What if your electric meter could provide real-time data on your energy consumption and your power company could offer you electric service tailored to your consumption needs? If you live alone and work all day away from your home, you could save big on your electric bill by using most of your electric power during off-peak times at cheaper, off-peak rates. Take this a step or two further: what if you could check your consumption and control your appliances from your office computer-or your Blackberry? Or allow your electric company to control your appliance use and maybe select the best service plan for you?

A generation of technologists, entrepreneurs, and policy makers have envisioned an electric grid that could not only seamlessly deliver electric power to end users but also provide grid and user data and allow remote coordination and control of grid supply- and demand. The "Green" imperative, combined with smarter, faster, and cheaper technologies allowing the economic integration of every-day technologies like electric meters and WiFi devices have placed the Smart Grid at our doorstep-and it is here to stay. And it is big business. To date, more than 8 million Smart meters have been deployed in the United States. This number is expected to reach 33 million by 2013. Billions of dollars have been and will be invested. Some estimate that $40-50 billion will be spent nationwide on Smart meters alone, with as much as $165 billion for total investment over the next twenty years.

Regulatory policies favor Smart Grid investment by allowing utilities to (1) capitalize Smart Grid investments and put related expenses in their rate bases and (2) establish accelerated depreciation rates for electric meters and other systems and system components to be replaced with "Smart" technologies. But the single biggest boost to Smart Grid in the United States occurred within the last several weeks when the United States Department of Energy ("DOE") disbursed approximately $4 billion in Smart Grid grants under the American Recovery and Reinvestment Act of 2009 with individual grants as high as $200 million. Communications infrastructure, of course, is an integral part of making Smart Grid work. It too is a work in progress. Electric companies will need to add to their existing communications capacity and functionality, both at the local distribution level and all the way back to the generating source. At the end-user level, utilities must establish communications links with every meter so information can be hauled back to the utility HQ.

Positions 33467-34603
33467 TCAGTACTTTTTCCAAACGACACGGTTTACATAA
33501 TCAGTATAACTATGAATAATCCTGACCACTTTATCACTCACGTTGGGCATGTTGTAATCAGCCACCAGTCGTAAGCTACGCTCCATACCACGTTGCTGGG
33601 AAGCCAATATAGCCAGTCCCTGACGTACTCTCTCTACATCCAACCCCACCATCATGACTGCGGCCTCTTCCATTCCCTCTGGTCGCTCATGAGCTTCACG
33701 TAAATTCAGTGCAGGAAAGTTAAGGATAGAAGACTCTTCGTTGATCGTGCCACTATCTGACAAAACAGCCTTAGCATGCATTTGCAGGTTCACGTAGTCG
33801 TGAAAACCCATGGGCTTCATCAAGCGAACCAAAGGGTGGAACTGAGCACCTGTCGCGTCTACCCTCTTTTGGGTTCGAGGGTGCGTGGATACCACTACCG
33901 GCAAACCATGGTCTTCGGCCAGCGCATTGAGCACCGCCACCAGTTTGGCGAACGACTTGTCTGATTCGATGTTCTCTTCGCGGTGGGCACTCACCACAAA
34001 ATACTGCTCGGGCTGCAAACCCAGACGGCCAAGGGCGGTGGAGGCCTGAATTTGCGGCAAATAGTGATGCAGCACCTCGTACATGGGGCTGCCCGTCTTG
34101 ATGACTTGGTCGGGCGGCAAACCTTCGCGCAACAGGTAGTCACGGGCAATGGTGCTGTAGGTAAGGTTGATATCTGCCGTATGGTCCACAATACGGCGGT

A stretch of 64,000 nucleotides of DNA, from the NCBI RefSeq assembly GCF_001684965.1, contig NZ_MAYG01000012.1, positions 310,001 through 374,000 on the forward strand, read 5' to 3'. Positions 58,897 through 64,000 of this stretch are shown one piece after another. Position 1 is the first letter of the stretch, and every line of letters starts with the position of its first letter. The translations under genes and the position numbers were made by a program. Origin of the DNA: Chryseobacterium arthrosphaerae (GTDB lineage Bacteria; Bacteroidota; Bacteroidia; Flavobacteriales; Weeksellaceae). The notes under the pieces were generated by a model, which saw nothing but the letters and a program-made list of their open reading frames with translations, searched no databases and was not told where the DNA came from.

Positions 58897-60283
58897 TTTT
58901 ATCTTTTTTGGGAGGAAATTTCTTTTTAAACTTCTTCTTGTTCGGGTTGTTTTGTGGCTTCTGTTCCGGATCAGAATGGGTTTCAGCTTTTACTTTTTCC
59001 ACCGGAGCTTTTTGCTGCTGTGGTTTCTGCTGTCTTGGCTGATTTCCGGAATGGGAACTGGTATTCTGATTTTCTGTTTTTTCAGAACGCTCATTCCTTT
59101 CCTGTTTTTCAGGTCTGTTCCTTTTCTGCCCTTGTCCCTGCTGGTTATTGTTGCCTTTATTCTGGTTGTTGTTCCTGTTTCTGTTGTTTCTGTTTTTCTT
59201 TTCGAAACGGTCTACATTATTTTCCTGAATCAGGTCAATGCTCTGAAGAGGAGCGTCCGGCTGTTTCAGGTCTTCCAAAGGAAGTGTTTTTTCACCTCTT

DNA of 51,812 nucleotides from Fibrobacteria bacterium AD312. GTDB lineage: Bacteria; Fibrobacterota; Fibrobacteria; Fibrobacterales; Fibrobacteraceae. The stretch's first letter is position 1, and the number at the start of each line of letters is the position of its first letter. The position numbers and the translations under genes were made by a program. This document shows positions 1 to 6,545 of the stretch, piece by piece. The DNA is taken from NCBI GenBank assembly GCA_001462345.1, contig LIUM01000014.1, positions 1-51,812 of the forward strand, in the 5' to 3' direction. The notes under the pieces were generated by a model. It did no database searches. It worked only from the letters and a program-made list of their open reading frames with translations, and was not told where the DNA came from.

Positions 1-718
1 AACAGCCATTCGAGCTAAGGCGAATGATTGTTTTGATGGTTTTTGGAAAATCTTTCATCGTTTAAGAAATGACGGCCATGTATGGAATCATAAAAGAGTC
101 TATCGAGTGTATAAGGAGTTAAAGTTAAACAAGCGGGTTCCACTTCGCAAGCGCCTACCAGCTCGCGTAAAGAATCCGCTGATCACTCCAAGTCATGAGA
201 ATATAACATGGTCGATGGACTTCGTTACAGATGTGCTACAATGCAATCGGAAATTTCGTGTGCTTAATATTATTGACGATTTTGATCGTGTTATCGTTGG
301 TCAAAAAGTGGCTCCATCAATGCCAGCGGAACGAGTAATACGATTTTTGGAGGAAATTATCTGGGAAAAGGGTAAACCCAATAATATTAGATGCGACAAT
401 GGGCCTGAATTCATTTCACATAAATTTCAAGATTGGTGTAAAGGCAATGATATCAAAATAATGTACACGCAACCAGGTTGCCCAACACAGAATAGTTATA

Many questions regarding end-user communications remain unanswered. Will wireless companies, or "local exchange" companies, or cable companies provide the last links to the tens of millions of Smart meters that are expected to be deployed in the next few years? Or, will utilities seek to build their own proprietary networks? If utilities seek to do so at the local distribution level (and many will), will they need additional spectrum? Will these new networks disrupt the operations and services of existing providers?

Today's cable operators already pass 90+ percent of electric meters with high-quality reliable net works that provide service to over 100 million customers in the United States. Likewise, wireless service is nearubiquitous in or near significant population centers. How big a role will these players have in Smart Grid? And what are the privacy and data-usage and management implications of Smart Grid? Entrepreneurs are hard at work designing integrated solutions.

From a legal stand point, Smart Grids require a multidisciplinary expertise, drawing from electric utility regulatory experts, communications, and privacy experts. Hogan & Hartson currently advises wireless and technology providers, and major cable industry players on the far-reaching and enduring implications of Smart Grid, how it affects high-level business, policy, and regulatory strategy, and the nuts and bolts of network operations. With household names like AT&T, Cisco, Deutsche Telekom, GE, IBM, Cisco, and Verizon (not to mention Goldman Sachs) placing big bets, Smart Grid will continue to grow, as will our work for our communications clients in this expanding sector.